Making the Impossible Possible- Enhanced Wound Dressing Protocol Through Reconstruction of Current Service for Limb Threatening and Wound with High Complexity

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Abstract Summary
Abstract ID :
HAC1207
Submission Type
HA Staff
Authors (including presenting author) :
Liu KW, Ma CM, Chan LY, Lam KY, Leung LC, Hui C, Fung OY, Li YN, Sum WK, Hui SS, Tam KT
Affiliation :
Department of Orthopaedics and Traumatology, North District Hospital
Introduction :
Complicated wounds with full thickness skin loss constituted a significant workload in our Department. Total 48 in-patients with complicated wounds contributed to long stay (average 28.5 days) from September 2017 to March 2018 that put a significant stress on the availability of beds for other patients requiring acute admissions.
Objectives :
To streamlines and integrates the current service through team collaboration, adoption of advanced wound management, standardization of care, use of Clinical Album in CMS for effective communication, resulting in enhancement of wound healing, shortening of LOS, and improvement in patients’ experience.
Methodology :
A new service model governed by orthopaedic specialists is coordinated by orthopaedic wound nurses in collaboration with community wound nurse. The scope of patients included those with full thickness skin loss due to pressure injuries, trauma, or benign ulcerations e.g. diabetes or peripheral vascular disease, and soft tissue defect following debridement. The patient would be recruited after initial assessment by the orthopaedic surgeon and the wound nurse then advanced wound management would be provided according to standardized protocol (Photo Guide) that was designed for various wound conditions. Surgical debridement, drainage, coverage or amputation would be arranged if clinically indicated.Once the infection and necrosis were under control, patient would be discharged to ward follow up under the care of wound nurse to closely monitor the wound condition and reduce SOPD workload. In collaboration with COST, patients would be referred to their wound nurse for further care.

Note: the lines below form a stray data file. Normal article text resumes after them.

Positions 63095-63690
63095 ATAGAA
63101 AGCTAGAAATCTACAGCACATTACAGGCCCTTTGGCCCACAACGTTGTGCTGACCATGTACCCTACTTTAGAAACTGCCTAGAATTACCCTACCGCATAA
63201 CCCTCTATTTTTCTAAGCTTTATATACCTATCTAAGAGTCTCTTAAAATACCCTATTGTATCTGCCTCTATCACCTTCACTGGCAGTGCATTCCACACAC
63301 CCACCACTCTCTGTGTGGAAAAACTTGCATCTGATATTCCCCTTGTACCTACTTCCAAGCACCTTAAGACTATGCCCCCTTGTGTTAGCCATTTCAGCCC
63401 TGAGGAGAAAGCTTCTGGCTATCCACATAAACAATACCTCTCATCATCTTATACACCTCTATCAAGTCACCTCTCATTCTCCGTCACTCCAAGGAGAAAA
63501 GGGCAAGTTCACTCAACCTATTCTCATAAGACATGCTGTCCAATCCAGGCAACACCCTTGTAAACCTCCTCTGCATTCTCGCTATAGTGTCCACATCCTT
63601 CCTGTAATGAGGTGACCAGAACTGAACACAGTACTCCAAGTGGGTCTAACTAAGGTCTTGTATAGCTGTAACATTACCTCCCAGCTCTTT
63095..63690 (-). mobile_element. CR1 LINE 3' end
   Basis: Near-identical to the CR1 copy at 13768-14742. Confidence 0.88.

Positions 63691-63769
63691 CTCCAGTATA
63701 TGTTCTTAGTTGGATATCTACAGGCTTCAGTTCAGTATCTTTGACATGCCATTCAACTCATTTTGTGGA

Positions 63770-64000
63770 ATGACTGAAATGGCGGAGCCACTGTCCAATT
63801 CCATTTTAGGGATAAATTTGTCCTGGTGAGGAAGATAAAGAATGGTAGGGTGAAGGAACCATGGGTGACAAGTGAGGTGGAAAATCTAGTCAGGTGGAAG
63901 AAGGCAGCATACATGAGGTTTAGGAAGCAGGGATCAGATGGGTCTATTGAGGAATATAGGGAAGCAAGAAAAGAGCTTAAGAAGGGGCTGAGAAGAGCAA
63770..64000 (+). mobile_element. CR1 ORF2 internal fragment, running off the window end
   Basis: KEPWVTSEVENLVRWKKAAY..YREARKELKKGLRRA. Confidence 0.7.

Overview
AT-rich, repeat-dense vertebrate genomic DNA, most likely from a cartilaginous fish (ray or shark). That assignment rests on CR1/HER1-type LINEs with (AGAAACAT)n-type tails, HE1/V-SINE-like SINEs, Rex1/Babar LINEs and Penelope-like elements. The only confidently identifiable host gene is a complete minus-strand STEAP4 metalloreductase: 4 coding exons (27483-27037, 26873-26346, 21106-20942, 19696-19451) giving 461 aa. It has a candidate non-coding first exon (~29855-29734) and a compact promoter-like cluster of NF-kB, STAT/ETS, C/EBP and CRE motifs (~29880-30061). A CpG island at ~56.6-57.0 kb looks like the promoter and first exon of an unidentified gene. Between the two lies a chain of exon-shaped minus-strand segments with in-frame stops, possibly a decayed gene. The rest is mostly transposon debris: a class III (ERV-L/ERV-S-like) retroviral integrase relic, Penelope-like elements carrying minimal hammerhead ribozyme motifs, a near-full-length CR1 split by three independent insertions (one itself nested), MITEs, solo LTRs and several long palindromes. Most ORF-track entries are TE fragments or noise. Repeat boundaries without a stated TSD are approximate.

Result & Outcome :
From 1st March 2018 to 31st December 2018, 142 in-patients with complicated wound problem were recruited. 19.7% (n=28) wounds beds were well prepared and were managed by delay primary closure. 12.6% (n=18) wounds were healed during hospitalization, 12.0% (n=17) wounds were discharged directly to ward follow up service and healed. 3.5% (n=5) patients died of medical condition despite improvement in wound condition. 2.1% (n=3) patients were transferred to Rehabilitation hospital with good wound progress. 50% (n=71) wounds were stabilized and were able to be downgraded for further care by CNS or GOPD. Orthopedic wound nurses were able to advance the date of discharge in 43.7% (n=62) of the cases, therefore the length of stay was shortened. As compared with the statistics last year for the same group of patients, the average LOS was decreased by 28.8% from 28.5 to 20.3 days. On the other hand, 310 ward follow ups were offered by wound nurses in this period. They included patients discharged from ward (n=17) and referred from SOPD (n=17). No SOPD follow up was required for this group of patient and therefore 102 SOPD sessions were relieved. No patient under our care required below knee amputation. Vigilant modification of current service for patients with complicated wound can shortened the LOS, hastened their recovery, improved their experience as well as relieving overcrowding of SOPD session.
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